By Wade Coggeshall
INDIANAPOLIS — Do you know the name of the specialized cells that support and nourish neurons? What about the type of knowledge that involves skilled behavior and learned habits? Or that Parkinson's disease is characterized by a deficit of what neurotransmitter?
If you answered glial cells, procedural memory, and dopamine in that order, you'd be an excellent candidate for IUPUI's annual Brain Bee competition.
The fourth edition of the contest was conducted Saturday in the university's Lilly Auditorium. Dozens of students from around the state competed for a $2,000 yearly scholarship to IUPUI's undergraduate neuroscience program, as well as an all-expense paid trip to the national Brain Bee in early March at the University of Maryland.
The top three this year - Sharmila Paul, Josh Segaran, and Saiuth Malpeddi respectively - all attend Carmel High School.
Steve Boehm, social professor of psychology and director of the undergraduate neuroscience program, says IUPUI got the idea for the Brain Bee from the national competition and the international one, which involves more than 30 countries.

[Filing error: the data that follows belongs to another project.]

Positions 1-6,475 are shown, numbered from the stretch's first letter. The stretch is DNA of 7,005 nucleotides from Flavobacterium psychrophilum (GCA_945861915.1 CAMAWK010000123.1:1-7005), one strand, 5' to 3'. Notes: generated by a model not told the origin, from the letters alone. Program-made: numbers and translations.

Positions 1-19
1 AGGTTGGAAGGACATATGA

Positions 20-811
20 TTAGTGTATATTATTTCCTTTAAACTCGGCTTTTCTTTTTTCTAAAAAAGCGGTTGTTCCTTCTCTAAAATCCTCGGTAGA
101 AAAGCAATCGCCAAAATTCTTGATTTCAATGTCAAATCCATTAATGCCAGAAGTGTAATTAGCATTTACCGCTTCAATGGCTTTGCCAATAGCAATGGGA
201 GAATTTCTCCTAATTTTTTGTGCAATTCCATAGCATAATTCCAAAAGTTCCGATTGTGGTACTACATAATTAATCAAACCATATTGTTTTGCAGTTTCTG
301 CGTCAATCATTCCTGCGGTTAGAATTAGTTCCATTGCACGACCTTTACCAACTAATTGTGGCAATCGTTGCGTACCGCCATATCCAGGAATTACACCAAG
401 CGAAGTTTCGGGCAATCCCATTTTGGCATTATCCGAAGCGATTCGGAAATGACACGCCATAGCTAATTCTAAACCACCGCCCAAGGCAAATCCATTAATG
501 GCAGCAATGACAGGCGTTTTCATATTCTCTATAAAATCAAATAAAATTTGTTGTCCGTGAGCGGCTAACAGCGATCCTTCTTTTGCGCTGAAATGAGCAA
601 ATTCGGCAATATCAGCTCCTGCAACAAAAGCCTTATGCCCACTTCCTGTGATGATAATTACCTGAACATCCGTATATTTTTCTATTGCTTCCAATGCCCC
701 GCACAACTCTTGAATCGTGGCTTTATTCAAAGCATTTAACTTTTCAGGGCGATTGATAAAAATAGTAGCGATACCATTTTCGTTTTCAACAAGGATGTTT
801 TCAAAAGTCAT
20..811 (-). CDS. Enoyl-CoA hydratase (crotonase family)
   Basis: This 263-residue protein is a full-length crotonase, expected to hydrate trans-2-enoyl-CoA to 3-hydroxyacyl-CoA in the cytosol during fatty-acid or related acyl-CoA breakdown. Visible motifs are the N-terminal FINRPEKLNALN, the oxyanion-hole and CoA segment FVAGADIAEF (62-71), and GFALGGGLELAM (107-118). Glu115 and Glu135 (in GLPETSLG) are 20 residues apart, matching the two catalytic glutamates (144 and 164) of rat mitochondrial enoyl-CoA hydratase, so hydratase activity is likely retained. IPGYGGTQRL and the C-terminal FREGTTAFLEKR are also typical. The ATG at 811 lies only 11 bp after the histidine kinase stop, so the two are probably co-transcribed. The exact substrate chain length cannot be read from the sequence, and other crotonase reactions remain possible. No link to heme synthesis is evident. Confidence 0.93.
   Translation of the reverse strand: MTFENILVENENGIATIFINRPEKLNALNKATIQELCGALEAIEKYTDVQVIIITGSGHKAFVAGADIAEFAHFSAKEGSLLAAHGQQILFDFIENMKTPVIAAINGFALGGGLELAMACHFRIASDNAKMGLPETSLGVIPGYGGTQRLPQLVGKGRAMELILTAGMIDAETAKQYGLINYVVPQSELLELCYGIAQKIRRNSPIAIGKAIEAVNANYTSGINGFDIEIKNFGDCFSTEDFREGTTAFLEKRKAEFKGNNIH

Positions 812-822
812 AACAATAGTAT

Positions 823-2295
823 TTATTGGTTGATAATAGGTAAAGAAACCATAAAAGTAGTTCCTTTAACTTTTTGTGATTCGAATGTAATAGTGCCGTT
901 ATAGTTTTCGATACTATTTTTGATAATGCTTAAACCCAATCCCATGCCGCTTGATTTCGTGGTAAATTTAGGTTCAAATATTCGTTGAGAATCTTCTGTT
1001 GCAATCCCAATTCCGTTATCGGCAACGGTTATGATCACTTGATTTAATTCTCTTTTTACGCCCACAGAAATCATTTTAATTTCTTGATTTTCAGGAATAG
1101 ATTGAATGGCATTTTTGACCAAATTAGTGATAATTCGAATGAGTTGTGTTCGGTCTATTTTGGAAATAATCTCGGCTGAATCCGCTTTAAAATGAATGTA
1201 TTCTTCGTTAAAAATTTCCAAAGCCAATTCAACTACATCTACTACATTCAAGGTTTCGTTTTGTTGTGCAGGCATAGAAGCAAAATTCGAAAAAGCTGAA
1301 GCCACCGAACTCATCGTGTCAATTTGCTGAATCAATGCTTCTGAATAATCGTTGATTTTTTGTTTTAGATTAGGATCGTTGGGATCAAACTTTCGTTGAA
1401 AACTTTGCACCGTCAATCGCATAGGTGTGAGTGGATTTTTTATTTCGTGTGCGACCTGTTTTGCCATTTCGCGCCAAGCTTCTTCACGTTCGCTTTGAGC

"We thought it would be a really great way to do some outreach in the community," he said.
The Brain Bee started here before IUPUI established its neuroscience program. The Psychology Department was the first to sponsor it.
"But even when we started this, we had plans and aspirations to establish an undergraduate neuroscience program on campus," Boehm said. "The pieces were all in place, we just hadn't formerly put it together. We recognized the Brain Bee would be a great way to promote that program."
They had a record number of participants this year. As important, the first IUPUI Brain Bee winner has applied to the school's neuroscience program and will matriculate in the fall.
"These students who participate are the best of the best - the brightest minds at their high schools around the state of Indiana," Boehm said.
Contestants have 20 seconds to answer each question, all of which involve the human brain and nervous system. Participants are eliminated from the contest after three wrong answers. This year it took about 40 minutes to determine a winner.
"This is a great way to reach out to the community and at the same time shed light on opportunities here," said Boehm, who noted that neuroscience is growing within Indiana's burgeoning life sciences industry. More young people need to develop an interest in how the human brain works, he said, even when it comes to basic behavior.
"These are things we want to try to understand," Boehm said. "It's an important area of research. We're going to need new and bright minds trained in the discipline, who can then replace us and continue making important advances and finding new cures that have eluded us."
For more information on IUPUI's neuroscience program, visit the website at science.iupui.edu.